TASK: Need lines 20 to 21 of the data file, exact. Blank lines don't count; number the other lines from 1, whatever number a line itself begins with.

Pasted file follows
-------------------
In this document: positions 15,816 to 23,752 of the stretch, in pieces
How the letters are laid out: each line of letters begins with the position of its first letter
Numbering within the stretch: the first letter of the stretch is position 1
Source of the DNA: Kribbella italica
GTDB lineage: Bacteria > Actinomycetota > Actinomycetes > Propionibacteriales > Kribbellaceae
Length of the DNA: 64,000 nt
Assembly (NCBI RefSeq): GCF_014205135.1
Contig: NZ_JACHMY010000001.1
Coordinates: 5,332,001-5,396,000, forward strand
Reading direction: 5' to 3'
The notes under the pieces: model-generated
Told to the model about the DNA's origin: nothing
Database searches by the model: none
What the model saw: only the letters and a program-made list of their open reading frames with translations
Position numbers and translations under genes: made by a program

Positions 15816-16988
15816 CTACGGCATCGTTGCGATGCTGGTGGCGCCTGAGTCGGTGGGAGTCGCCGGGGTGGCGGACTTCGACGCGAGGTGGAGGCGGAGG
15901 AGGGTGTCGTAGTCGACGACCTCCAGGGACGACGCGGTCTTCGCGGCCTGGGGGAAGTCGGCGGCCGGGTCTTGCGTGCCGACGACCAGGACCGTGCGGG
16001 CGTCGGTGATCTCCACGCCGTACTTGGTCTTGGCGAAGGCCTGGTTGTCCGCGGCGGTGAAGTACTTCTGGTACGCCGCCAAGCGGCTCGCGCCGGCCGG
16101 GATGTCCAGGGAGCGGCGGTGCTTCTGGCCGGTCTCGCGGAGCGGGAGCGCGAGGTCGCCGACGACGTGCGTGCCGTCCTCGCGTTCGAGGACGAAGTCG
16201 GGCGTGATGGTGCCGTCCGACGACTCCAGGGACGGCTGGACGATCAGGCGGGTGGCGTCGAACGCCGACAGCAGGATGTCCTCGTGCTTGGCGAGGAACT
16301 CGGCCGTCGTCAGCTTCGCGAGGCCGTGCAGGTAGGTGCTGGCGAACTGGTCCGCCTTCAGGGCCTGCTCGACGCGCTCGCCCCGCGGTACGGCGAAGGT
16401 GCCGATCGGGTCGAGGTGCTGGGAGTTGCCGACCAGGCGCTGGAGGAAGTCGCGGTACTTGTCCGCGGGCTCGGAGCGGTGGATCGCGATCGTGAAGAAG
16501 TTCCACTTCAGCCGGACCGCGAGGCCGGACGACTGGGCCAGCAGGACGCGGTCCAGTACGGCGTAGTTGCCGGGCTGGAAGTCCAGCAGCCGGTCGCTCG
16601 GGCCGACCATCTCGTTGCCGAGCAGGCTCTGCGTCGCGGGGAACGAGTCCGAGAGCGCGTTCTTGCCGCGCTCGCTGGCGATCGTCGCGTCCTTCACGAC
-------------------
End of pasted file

16101 GATGTCCAGGGAGCGGCGGTGCTTCTGGCCGGTCTCGCGGAGCGGGAGCGCGAGGTCGCCGACGACGTGCGTGCCGTCCTCGCGTTCGAGGACGAAGTCG
16201 GGCGTGATGGTGCCGTCCGACGACTCCAGGGACGGCTGGACGATCAGGCGGGTGGCGTCGAACGCCGACAGCAGGATGTCCTCGTGCTTGGCGAGGAACT